News / Africa

    Odinga Remarks Spark Persecution Fears for Kenya's Gay Community

    Kenyan Prime Minister Raila Odinga takes a new oath of office after signing the new constitution into law, at Uhuru Park in Nairobi, Aug 27, 2010 (file photo)
    Kenyan Prime Minister Raila Odinga takes a new oath of office after signing the new constitution into law, at Uhuru Park in Nairobi, Aug 27, 2010 (file photo)

    Multimedia

    Audio
    Michael Onyiego

    Kenya's gay and lesbian communities say they are confused and worried after the country's prime minister called for the arrest of homosexuals.

    Recent statements made by Kenyan Prime Minister Raila Odinga have many gay and lesbian activists concerned that the country's gains in civil rights could be erased. Speaking Sunday at a rally in Kenya's largest slum, Kibera, Mr. Odinga told supporters that none would be spared from laws in the new constitution that criminalize homosexual acts. The premier said that any Kenyan found engaging in homosexuality or "lesbianism" would be arrested and jailed.

    Engaging in "homosexual acts" is currently a crime in Kenya, punishable by up to 14 years in prison.

    Mr. Odinga's comments have provoked a measure of panic from Kenya's gay and lesbian community. A board member of the Gay and Lesbian Coalition of Kenya, Nguru Karugu, said the comments could potentially drive Kenya's gay and lesbian communities underground.

    "The community will now fear and go back in," said Karugu. "Fear to go to testing, fear to go to health clinics, fear to get services, fear to go to the police, for fear of being arrested or being harassed. It was a major blow for some pretty good work that has been going on the last few years."

    Karugu said the Coalition is asking for clarification of the statements made by the prime minister, which he described as "out of left field." Gay and Lesbian issues have been a relatively untouched subject in Kenyan politics during the tenure of President Mwai Kibaki.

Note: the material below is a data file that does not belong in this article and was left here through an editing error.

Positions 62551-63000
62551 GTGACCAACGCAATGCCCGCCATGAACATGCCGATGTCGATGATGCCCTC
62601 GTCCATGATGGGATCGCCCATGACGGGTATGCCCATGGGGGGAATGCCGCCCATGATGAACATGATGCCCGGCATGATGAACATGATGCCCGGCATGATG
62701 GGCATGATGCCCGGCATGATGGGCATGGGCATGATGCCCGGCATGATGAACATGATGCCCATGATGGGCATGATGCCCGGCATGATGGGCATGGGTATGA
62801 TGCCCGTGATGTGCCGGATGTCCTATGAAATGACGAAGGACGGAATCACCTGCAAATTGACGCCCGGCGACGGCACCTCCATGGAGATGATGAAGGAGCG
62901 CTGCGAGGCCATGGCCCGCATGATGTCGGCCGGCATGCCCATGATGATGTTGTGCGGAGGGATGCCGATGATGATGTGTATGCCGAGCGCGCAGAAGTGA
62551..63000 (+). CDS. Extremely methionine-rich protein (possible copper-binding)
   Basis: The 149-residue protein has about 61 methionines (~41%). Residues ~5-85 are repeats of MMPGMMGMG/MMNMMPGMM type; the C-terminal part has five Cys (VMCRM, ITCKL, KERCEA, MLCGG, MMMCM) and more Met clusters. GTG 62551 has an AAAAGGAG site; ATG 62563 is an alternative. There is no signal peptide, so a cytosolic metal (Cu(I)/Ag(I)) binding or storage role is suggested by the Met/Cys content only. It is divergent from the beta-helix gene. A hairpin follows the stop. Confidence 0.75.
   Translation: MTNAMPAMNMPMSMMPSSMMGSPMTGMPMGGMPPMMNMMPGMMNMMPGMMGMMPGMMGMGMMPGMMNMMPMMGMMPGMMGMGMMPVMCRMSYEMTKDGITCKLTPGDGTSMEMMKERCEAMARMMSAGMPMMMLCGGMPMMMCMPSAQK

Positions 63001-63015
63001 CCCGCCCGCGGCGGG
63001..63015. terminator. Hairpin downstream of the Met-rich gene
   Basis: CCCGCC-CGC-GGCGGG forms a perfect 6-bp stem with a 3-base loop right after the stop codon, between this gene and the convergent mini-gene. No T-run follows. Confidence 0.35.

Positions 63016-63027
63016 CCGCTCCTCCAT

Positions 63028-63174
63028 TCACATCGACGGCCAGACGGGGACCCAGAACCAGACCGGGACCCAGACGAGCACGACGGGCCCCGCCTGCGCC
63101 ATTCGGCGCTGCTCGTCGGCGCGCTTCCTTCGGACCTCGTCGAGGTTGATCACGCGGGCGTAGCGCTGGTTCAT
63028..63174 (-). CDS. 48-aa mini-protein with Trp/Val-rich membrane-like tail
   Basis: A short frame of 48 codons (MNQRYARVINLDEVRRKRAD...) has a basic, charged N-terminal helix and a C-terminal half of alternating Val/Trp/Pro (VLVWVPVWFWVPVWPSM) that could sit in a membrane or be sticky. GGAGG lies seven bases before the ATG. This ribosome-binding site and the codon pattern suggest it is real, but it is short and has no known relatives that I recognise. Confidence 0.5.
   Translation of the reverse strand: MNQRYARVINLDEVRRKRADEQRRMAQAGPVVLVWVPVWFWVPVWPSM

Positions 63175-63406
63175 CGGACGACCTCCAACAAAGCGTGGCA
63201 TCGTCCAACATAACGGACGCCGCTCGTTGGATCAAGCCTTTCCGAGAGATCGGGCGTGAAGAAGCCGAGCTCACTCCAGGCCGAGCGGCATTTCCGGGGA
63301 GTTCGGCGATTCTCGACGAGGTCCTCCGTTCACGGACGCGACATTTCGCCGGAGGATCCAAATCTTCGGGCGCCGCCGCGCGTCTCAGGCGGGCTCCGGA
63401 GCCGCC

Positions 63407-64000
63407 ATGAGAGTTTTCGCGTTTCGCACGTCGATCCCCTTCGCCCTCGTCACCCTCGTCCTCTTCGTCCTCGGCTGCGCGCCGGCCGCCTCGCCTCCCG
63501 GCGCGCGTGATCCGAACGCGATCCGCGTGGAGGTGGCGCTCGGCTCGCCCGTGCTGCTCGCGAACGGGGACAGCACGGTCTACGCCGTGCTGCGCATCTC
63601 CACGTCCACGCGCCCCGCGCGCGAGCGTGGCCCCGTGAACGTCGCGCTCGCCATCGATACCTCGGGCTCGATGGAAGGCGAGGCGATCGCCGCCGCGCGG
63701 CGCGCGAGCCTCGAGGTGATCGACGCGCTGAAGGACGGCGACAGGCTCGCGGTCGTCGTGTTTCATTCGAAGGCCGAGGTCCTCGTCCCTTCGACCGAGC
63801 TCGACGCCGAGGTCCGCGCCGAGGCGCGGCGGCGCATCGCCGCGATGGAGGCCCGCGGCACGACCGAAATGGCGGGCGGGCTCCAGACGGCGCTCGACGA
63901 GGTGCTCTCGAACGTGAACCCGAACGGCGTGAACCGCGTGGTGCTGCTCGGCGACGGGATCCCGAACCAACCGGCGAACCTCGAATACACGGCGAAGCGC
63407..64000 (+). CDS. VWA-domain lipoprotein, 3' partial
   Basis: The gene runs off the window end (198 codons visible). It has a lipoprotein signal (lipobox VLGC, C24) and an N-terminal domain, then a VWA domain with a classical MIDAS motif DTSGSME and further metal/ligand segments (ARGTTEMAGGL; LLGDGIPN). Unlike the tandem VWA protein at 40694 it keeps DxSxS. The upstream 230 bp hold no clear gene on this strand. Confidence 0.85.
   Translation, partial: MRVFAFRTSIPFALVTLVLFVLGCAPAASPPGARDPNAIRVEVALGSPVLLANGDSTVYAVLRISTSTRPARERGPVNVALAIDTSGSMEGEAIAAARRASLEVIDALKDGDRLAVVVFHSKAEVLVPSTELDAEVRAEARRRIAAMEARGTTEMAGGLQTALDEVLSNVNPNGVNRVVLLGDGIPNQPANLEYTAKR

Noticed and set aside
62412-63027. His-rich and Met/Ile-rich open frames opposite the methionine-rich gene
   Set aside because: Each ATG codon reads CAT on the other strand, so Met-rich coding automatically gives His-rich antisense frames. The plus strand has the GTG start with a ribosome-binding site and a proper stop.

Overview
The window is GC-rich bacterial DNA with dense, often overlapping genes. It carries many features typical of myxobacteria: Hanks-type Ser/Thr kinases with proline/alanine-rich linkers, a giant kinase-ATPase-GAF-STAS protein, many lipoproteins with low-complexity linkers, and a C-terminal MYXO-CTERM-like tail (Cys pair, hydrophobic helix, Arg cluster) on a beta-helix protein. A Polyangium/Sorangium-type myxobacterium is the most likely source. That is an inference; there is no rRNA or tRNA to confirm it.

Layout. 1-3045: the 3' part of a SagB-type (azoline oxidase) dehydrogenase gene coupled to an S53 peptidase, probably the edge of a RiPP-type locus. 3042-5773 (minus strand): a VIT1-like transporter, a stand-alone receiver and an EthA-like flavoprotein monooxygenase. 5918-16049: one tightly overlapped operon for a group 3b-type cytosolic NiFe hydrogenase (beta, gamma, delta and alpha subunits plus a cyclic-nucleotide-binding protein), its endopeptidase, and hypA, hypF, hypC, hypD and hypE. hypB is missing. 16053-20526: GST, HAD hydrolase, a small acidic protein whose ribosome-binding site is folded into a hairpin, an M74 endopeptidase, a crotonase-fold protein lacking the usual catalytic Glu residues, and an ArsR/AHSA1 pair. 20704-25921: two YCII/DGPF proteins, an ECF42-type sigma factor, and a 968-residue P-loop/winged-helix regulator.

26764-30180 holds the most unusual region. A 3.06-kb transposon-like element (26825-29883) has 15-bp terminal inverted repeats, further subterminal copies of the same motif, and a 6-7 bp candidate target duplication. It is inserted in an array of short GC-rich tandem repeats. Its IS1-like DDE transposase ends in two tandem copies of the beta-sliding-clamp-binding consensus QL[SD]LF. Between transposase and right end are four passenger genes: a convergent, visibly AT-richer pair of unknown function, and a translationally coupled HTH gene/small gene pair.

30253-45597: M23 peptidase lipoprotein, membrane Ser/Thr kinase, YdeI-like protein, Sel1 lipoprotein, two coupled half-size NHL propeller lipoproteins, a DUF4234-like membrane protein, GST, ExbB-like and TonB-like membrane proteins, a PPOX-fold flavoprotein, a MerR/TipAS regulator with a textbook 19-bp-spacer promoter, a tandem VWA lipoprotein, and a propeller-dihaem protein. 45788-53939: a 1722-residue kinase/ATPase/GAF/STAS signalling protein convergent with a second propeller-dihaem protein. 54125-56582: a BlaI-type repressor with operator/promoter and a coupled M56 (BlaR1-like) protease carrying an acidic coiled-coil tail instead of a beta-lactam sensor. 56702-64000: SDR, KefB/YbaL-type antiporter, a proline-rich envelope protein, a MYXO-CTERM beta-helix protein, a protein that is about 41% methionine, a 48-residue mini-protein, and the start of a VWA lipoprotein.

The Prime Minister has similarly had relatively little involvement in the issue, but the coalition said his comments were detrimental to the country's fight against HIV and AIDS.  
    Kenya's National AIDS Control Council has recently moved to include gay and lesbian outreach in its fight against AIDS. In January, the prime minister attended and helped launch the group's 2010 Strategic Plan - the first that promised to work with homosexuals and other high-risk groups.   

    Clarifications made by the Prime Minister's office have called the remarks "off the cuff" - saying they did not indicate a shift in government policy. Kenya's new bill of rights prohibits discrimination on any grounds, but Karugu believes many will take Mr. Odinga's words as sanctioning discrimination against homosexuals.

    "Not only are people in their neighborhoods now feeling that they can easily be attacked because the prime minister - who is definitely a respected man in the country - said this, but healthcare workers who were before not sure whether they should deal with you or not may now choose not to," said Karugu.

    During the past two years, a series of anti-homosexual legislation has swept through the region, leaving many fearful that Kenya could soon adopt stricter measures against homosexuality.